September 16, 2010; Source: The Brooklyn Paper | To say it’s outrageous doesn’t even begin to express the reaction to a story in The Brooklyn Paper that lays out—in eye-popping detail—how a New York State legislator has made sure his campaign treasurer and girlfriend are both well-compensated for jobs at a nonprofit he founded.
The newspaper reports that Christina Fisher, who serves as treasurer for Assemblyman Vito Lopez, earned $659,591 last year in her other job as executive director of Ridgewood Bushwick Senior Citizens Council, a social service agency that the legislator founded. On top of that, Angela Battaglia, Lopez’s longtime girlfriend, who works as both a planning commissioner and as Ridgewood Bushwick’s housing director, was paid $329,910 in 2009 by the nonprofit, a whopping 73 percent increase over the previous year.
Salaries of other nonprofit peers don’t even come close to matching what Fisher and Battaglia earn. For example, in 2008, the salary for the executive director of another neighborhood-based housing nonprofit was $120,000 and it paid its housing director $81,167. One of Lopez’s political opponents appropriately characterized these salaries as “obscene.” District Leader-elect Chris Owens added that if the agency “can afford to pay an administrator $659,000,” then it is “almost on the verge of not being a not-for-profit. This is a rip-off of the public.”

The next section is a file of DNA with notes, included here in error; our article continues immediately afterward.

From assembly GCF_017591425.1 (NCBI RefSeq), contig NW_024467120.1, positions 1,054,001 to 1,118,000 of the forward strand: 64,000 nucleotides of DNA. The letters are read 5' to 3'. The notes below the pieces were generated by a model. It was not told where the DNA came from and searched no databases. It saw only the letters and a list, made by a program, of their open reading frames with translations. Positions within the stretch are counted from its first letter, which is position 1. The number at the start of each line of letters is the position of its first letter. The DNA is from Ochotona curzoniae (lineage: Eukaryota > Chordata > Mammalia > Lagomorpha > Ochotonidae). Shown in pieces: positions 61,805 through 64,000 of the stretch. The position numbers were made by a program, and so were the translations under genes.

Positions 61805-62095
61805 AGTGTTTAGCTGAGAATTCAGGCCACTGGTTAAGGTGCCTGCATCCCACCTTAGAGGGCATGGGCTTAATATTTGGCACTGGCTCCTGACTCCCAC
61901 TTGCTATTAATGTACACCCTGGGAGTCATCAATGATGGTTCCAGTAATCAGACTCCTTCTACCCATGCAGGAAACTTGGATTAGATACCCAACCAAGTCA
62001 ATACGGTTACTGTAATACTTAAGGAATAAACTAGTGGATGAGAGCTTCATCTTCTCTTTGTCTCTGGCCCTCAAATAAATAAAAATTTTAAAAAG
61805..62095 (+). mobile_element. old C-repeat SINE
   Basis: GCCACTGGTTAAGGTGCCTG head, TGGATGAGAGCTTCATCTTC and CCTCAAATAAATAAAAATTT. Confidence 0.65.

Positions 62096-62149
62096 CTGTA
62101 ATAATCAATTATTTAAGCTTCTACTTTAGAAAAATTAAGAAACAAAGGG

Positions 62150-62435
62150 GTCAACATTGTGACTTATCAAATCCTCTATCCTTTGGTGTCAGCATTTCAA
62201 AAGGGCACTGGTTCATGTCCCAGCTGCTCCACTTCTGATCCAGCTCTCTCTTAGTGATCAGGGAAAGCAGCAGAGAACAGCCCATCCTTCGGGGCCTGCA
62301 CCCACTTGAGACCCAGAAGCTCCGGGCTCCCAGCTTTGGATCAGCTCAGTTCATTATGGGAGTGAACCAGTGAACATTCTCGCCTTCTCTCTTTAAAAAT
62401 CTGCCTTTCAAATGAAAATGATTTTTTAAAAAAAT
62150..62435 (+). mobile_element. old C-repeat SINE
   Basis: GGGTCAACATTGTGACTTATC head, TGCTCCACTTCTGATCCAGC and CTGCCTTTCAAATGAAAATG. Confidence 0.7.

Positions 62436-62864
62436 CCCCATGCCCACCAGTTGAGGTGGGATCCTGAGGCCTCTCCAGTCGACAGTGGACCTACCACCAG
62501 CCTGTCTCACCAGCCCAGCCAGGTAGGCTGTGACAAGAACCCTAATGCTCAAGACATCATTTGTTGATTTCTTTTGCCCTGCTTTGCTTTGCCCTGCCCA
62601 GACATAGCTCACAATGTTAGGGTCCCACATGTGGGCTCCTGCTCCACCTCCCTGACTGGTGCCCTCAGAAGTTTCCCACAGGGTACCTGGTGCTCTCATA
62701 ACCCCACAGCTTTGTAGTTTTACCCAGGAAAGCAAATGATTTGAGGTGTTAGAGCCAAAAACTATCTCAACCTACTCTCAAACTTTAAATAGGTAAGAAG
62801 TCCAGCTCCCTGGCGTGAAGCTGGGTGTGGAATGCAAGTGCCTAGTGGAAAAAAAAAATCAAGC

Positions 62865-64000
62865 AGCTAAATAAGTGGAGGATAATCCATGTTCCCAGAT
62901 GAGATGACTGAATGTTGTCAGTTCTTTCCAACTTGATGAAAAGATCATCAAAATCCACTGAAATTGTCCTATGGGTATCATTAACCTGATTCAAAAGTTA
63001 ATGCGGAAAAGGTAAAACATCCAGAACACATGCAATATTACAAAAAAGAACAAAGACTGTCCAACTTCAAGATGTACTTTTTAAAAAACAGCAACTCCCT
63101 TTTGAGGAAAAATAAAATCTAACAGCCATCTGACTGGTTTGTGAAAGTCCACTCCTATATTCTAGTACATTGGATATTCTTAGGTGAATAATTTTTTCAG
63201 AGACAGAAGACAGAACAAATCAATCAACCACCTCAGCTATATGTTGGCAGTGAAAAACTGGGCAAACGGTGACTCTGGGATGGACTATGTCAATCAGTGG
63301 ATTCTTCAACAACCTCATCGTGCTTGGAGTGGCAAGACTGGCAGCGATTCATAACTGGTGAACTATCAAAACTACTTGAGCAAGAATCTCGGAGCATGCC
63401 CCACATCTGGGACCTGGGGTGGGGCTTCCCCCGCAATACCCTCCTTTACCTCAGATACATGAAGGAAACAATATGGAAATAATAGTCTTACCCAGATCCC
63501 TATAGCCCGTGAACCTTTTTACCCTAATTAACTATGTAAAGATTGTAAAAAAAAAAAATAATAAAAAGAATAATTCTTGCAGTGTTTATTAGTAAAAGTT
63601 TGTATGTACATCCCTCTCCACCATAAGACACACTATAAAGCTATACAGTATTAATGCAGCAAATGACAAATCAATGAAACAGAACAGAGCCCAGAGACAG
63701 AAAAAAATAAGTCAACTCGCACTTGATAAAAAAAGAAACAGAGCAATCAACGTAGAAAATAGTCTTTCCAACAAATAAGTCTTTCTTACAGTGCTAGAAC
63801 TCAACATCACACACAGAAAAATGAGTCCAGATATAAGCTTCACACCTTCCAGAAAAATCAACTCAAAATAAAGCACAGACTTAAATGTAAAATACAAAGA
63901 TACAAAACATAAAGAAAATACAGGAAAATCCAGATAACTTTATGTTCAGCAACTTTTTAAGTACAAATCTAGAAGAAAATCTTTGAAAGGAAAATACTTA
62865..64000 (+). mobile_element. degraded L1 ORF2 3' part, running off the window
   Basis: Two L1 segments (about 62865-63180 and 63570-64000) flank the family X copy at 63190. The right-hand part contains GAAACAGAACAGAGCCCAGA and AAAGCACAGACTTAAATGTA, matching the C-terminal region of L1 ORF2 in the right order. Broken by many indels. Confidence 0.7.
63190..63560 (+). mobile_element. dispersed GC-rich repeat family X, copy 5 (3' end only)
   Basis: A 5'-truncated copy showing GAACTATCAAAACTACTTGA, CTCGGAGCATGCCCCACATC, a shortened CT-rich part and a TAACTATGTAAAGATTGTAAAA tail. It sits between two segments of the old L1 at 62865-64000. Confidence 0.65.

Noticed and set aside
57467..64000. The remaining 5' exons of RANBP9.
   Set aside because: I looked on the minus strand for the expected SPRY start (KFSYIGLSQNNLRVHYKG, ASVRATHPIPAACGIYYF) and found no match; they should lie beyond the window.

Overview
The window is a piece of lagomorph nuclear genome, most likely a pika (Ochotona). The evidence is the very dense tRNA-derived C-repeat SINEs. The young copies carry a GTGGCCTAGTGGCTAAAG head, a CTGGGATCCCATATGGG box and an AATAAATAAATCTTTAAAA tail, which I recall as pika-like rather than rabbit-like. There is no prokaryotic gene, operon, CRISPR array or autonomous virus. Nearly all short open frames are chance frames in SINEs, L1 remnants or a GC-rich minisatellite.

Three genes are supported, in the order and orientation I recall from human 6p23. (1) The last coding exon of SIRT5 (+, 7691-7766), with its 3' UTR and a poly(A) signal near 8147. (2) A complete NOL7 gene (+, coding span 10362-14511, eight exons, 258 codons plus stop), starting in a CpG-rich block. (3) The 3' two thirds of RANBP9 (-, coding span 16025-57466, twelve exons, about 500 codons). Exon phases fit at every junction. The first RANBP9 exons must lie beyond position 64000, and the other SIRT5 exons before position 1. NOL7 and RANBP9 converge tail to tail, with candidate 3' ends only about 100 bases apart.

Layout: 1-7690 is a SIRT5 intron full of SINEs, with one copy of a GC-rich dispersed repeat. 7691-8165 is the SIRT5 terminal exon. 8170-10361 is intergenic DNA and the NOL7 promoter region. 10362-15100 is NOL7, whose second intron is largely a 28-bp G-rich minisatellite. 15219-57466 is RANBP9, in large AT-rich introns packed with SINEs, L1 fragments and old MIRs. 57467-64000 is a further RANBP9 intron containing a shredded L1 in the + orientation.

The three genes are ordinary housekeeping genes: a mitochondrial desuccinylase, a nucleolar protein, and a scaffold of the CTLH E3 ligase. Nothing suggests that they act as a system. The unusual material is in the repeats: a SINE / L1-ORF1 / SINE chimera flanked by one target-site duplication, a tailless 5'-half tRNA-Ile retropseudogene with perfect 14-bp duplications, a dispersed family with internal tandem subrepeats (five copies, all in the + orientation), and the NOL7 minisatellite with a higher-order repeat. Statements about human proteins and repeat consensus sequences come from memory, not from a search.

An earlier examination of the group’s practices by the New York Post found that many of its board members did little more than rubber stamp the salaries for the two overly compensated executives. One director couldn’t recall how the salaries were approved and said they weren’t even discussed at quarterly board meetings.
The news story also details other ways Ridgewood Bushwick appears to serve Lopez’s political ends as well as enrich his friends. Many of the senior centers and housing complexes “also conveniently double as polling locations, giving its elderly residents the privilege of not having to leave the building to re-elect Lopez.” In addition, the nonprofit’s employees are excused from work on primary and general election days to help get voters to the polls. Like we said, outrageous doesn’t quite cut it. Anyone have a better word?—Bruce Trachtenberg